In 1979, at age 7, Jeremiah Thomas moved to Fort Lauderdale from St. Croix, Virgin Islands, with his parents and younger sister, Vicky. According to his sister, he was a good student. He was also a strong swimmer and loved to sing hymns.
"We were a nice, upstanding family. Nobody could see what was coming," said Vicky Thomas, 35, a Dallas hospital administrator.
In eighth grade after his mother died, Jeremiah was suspended for getting in a fight. The next time he got in trouble at age 17, he accompanied an 18-year-old friend on a parking lot mugging. Thomas shot the victim and got 30 years for second-degree murder.
Within two years of going to prison in 1991, he had a string of disciplinary writeups for spitting at guards and throwing coffee at them. He was put in solitary confinement at Florida State Prison, the harshest prison in the state.
Corrections medical records show a rapid downward spiral. From the 1995 record: "Auditory hallucinations and impaired thought process. Acutely agitated, eating his feces, pouring urine on his hands."
By 1996, Jeremiah Thomas was in a vicious cycle of mental breakdowns and punishment — from FSP solitary where he was gassed to a mental health cell at Union Correctional Institution to be stabilized, then back to FSP, only to be gassed again.
"He was very afraid of being at FSP," said his cousin John Logan, a lieutenant commander in the U.S. Navy, who came from Virginia for the funeral.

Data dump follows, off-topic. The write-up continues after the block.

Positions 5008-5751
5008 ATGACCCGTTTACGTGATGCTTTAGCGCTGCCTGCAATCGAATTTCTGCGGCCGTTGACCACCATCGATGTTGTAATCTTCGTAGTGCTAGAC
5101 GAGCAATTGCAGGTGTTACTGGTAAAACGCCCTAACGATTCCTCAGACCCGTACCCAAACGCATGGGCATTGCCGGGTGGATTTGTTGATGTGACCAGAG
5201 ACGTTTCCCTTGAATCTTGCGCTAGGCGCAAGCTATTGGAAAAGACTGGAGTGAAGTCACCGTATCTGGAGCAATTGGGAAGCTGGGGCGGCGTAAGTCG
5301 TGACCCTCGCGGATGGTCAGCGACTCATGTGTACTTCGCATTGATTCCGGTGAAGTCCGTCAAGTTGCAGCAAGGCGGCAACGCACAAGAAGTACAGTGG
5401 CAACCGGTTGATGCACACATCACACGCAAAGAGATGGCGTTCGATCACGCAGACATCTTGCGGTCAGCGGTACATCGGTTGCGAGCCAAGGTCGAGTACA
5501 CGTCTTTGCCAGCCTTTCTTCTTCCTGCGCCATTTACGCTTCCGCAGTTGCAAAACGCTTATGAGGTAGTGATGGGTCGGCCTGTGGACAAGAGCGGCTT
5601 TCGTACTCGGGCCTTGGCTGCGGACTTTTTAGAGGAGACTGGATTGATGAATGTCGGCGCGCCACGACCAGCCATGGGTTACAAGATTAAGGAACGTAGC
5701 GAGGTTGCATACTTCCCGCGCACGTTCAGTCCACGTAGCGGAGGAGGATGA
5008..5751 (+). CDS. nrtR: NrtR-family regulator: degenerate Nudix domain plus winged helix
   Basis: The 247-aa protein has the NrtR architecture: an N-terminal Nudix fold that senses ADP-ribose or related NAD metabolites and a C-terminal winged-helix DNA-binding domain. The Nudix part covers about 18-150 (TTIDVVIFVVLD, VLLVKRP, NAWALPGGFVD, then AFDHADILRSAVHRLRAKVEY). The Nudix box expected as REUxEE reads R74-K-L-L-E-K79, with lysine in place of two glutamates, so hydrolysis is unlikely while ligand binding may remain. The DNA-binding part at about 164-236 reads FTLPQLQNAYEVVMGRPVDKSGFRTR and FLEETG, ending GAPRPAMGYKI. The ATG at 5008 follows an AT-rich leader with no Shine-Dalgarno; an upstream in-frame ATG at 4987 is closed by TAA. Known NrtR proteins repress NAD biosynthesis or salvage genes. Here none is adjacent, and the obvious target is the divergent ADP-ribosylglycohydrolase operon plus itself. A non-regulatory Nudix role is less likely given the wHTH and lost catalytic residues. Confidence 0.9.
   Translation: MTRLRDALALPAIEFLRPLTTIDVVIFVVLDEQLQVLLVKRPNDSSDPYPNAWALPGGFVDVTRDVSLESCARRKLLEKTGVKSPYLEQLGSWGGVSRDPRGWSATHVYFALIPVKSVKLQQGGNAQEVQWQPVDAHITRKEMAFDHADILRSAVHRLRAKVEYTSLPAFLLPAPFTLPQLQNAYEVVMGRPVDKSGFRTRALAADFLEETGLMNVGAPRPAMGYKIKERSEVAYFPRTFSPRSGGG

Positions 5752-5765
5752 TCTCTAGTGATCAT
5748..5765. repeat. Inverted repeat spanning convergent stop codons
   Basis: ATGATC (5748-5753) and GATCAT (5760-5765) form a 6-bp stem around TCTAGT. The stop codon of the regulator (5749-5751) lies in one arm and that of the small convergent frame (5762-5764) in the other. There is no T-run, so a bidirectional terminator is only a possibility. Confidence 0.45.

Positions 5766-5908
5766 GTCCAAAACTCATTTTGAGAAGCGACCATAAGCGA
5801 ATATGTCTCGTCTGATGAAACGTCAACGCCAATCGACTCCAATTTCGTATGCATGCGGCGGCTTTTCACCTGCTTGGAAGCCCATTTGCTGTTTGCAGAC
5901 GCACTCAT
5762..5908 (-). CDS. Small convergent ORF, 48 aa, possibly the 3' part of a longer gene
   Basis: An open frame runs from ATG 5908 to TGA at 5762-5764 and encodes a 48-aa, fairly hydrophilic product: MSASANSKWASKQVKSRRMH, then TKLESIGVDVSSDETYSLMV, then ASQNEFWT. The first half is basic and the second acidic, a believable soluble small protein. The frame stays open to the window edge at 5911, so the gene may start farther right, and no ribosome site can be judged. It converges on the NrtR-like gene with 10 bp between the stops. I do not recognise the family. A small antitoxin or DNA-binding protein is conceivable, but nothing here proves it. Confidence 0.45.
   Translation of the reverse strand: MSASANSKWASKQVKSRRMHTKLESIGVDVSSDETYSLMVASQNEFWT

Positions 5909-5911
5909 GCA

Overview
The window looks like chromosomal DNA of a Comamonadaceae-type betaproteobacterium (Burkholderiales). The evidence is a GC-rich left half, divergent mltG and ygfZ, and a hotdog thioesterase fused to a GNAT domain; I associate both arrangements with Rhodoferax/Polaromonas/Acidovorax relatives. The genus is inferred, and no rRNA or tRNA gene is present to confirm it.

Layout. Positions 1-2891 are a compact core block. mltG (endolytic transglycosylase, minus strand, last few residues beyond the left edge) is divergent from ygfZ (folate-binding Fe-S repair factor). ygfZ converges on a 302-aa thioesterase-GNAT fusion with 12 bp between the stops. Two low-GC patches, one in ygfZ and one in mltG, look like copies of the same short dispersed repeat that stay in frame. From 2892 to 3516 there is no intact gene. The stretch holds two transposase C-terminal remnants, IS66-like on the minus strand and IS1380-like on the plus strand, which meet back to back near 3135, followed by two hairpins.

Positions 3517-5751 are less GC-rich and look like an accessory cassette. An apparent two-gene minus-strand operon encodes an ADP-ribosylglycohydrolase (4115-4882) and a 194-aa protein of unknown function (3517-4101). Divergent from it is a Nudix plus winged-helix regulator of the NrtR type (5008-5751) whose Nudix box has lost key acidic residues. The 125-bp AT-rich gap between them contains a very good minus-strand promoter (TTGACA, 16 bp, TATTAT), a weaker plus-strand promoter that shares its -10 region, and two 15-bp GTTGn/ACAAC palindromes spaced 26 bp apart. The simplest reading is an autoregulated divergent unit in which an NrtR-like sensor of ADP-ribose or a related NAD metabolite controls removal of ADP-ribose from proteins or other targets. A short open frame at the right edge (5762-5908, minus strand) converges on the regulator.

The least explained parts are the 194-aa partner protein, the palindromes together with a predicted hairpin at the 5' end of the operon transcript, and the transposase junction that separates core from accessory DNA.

By 2000, Thomas had attempted suicide numerous times by shredding towels to hang himself. His knuckles were permanently misshapen from punching walls.
"He wrote us that he was too sad to live," said his sister, Vicky.
She received a final letter in early April, six weeks before his death. In what she took to be a desperate attempt to find something positive to tell her, he wrote, "I'm enjoying life by breathing."
Now, she says, she wonders if he was acutely aware of breathing because he was having difficulty getting his breath. In the past, gas had exacerbated his asthma.
"Because of his mental illness, it's hard to know what was code for trouble," she said.
The medical examiner's report, which was released May 31, said that Thomas died of bronchopneumonia. There was no indication of abuse. But his father and stepmother, Imani Thomas, are perplexed.
"A 38-year-old man dies of something treatable with antibiotics? How could this happen?" asked Imani, who is a lawyer.
The Department of Corrections said it couldn't talk about the case because of medical privacy laws.
After inmates finished digging Thomas' grave, the six children in his family played tag, zig-zagging in and out of the rows.
"Nice to see some life here," said corrections Officer John Thompson.
Pointing to a small blue canister on Thompson's belt, Jeremiah's half-brother Lorenzo, 11, said, "Is that pepper spray? My brother got pepper-sprayed a lot."
"Don't go there," said Maxime Thomas. "Not here, not now."
Before the gray casket was closed and lowered into the scabrous soil, the father leaned over his son's face and wept.
"At least my son is making a huge difference," he said.
Meg Laughlin can be reached at firstname.lastname@example.org or (727) 893-8068.